There is evidence that people who use cellphones more frequently while driving than other people also engage in other risky driving behaviors more frequently. In an on-road study, drivers who reported frequent cellphone use drove faster, changed lanes more often and made more hard braking maneuvers than drivers who said they rarely used cellphones while driving. 8 In a national survey of high school students of driving age, those who said they had sent or received at least one text message or email while driving in the past 30 days were more likely than other students to report not always using a safety belt as a passenger, riding with a driver who had been drinking, and driving after drinking. 9
How does talking on a cellphone or texting while driving affect crash risk?
Two epidemiological studies have linked talking on a cellphone directly to increased crash risk, using cellphone billing records to verify phone use of crash-involved drivers. A 2005 Institute study of drivers in Western Australia found that when drivers were talking on mobile phones there was a fourfold increased likelihood of a crash resulting in injury to the driver. 10 The findings were consistent with 1997 research that showed phone use among Canadian drivers was associated with a fourfold increase in the risk of a crash involving property damage but no injury. 11
The effects of handheld cellphone use on safety-critical events, such as crashes, near-crashes, traffic conflicts and lane drifts, have been examined in naturalistic studies that continuously videotape drivers and monitor their driving. In these studies, the odds of a safety-critical event were significantly higher when drivers were dialing a cellphone, placing a call, or texting, but not when drivers were talking or listening. 5, 7, 12 These studies provide precise information about what drivers are doing. However, crashes are very rare, and the crashes that do occur are mostly minor. It is unknown how well less severe events like traffic conflicts and near-crashes predict actual crash risk, especially the risk of more serious crashes.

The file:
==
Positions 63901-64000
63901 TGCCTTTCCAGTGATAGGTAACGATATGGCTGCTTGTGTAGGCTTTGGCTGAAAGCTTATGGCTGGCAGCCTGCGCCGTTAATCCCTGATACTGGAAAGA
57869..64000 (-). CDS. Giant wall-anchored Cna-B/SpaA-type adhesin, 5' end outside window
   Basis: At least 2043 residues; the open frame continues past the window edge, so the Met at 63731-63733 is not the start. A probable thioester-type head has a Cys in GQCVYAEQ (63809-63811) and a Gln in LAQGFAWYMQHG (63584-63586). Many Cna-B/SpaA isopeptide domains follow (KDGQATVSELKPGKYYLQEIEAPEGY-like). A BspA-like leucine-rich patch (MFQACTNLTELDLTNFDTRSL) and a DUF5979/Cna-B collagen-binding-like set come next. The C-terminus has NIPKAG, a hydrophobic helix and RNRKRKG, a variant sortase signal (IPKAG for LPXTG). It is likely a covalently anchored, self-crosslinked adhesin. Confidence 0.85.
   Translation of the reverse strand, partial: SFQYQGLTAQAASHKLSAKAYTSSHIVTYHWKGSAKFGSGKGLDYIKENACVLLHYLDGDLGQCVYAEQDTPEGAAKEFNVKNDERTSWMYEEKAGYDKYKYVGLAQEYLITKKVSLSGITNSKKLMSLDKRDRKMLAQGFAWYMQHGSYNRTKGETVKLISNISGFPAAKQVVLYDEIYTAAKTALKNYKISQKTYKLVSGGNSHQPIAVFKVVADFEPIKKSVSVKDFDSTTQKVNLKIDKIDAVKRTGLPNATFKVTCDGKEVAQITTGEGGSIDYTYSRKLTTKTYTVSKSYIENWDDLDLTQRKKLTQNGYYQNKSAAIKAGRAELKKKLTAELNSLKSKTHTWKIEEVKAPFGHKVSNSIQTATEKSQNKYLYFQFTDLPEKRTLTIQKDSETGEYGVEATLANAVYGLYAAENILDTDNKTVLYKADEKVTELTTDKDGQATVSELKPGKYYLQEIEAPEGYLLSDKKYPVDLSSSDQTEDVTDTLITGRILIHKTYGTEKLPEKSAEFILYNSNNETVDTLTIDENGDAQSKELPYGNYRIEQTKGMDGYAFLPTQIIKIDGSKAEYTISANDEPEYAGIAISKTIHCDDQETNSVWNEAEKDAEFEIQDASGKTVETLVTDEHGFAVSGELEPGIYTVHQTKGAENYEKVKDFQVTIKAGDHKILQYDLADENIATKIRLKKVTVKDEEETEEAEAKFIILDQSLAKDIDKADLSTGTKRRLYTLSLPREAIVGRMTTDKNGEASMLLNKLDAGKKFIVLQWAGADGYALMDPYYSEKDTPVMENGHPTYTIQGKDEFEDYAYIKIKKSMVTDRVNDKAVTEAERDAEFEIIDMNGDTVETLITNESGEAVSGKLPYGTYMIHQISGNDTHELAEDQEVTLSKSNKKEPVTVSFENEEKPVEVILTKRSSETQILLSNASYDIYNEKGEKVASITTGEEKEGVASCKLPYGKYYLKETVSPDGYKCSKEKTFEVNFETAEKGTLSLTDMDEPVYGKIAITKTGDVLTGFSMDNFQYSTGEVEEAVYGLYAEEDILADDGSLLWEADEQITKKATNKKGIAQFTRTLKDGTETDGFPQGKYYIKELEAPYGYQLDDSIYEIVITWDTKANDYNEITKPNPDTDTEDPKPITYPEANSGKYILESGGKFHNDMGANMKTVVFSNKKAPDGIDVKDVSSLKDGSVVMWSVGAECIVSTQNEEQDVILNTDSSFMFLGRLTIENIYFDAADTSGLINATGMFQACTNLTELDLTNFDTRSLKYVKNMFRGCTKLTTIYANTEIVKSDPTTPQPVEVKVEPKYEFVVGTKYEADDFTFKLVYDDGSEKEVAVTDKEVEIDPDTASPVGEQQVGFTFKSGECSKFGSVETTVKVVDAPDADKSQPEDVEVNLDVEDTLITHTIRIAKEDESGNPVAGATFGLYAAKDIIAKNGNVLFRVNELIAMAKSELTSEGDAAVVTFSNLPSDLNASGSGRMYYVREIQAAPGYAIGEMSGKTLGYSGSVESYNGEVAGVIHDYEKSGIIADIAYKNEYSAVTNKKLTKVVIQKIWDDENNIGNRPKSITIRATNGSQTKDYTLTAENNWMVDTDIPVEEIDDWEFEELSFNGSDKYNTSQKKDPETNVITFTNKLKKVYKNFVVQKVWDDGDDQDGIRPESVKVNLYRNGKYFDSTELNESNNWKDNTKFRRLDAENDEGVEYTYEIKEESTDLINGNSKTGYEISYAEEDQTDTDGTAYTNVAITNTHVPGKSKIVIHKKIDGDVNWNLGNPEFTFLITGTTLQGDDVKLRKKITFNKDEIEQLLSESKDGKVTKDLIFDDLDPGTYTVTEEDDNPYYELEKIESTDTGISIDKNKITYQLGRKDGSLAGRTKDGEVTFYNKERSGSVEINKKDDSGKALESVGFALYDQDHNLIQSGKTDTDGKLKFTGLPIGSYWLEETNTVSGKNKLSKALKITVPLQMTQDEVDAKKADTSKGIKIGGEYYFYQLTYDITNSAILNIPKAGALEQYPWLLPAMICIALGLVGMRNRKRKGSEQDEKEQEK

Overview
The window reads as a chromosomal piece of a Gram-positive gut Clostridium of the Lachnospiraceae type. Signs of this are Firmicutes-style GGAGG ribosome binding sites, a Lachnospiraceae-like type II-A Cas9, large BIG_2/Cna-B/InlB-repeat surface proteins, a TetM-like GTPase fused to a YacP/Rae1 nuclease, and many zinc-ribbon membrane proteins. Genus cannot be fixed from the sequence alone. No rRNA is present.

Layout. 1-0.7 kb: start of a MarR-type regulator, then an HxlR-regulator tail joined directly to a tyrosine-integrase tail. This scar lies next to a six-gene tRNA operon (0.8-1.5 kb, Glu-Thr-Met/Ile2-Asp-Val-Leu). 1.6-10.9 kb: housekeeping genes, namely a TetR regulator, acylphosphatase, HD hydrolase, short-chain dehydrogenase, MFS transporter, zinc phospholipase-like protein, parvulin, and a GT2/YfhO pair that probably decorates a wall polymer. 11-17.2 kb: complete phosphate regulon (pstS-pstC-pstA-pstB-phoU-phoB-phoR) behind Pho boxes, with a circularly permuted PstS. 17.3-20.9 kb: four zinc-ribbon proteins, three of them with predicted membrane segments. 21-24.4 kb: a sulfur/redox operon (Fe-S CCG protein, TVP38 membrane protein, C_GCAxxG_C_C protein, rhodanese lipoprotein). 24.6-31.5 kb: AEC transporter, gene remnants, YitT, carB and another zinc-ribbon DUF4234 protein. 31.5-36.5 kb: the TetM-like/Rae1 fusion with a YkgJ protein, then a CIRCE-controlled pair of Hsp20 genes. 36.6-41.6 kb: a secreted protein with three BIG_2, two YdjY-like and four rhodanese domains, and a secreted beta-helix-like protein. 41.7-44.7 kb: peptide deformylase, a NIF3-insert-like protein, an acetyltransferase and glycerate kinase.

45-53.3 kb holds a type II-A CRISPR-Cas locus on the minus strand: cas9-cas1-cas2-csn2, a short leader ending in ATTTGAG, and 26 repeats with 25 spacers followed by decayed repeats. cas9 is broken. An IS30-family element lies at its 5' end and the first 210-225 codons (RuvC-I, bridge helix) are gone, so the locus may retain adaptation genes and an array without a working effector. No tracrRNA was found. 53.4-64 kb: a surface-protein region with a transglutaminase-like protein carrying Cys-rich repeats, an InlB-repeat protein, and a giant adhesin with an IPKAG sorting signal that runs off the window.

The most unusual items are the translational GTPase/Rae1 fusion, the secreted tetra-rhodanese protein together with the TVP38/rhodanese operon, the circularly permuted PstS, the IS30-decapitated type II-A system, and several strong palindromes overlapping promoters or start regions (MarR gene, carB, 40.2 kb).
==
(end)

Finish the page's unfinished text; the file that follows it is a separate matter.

How many crashes have been caused by drivers using cellphones?
Based on national data on fatal crashes in the United States, 3,328 people died in crashes in 2012 in which the police reported that distraction was a contributing factor. 2 Cellphone use was indicated as a contributing factor in 12 percent of these deaths. However, these statistics are imprecise and likely underestimate the role of distraction in fatal crashes. Police crash reports aren’t a reliable way to count cellphone-related collisions because drivers often don’t volunteer that they were on the phone and there is usually a lack of other evidence to determine the driver’s phone use. Plus, the codes for reporting distractions on police crash reports vary from state to state.
In an in-depth study of a nationally representative sample of police-reported crashes occurring during 2005-07 and involving at least one vehicle towed from the scene, crash-involved drivers and witnesses were interviewed at the crash scene to examine the role of driver inattention and other pre-crash factors. Based on these interviews, police reports, and other information, cellphone use (talking, dialing, hanging up or text messaging), was estimated to be a factor in about 3 percent of the crashes. 13 Although this study attempted to identify pre-crash events, it still is likely that the estimates of distraction are imprecise as they rely heavily on the self-report of drivers and observers.
Estimates of the crash risk associated with cellphone use have been combined with the estimated prevalence of drivers’ phone use to project the expected number of crashes linked to phone use. An Institute study following this approach indicated that drivers’ phone use could account for 22 percent of all police-reported crashes, based on an estimated fourfold increase in crash risk associated with phone use and survey results indicating that drivers use phones 7 percent of the time. 3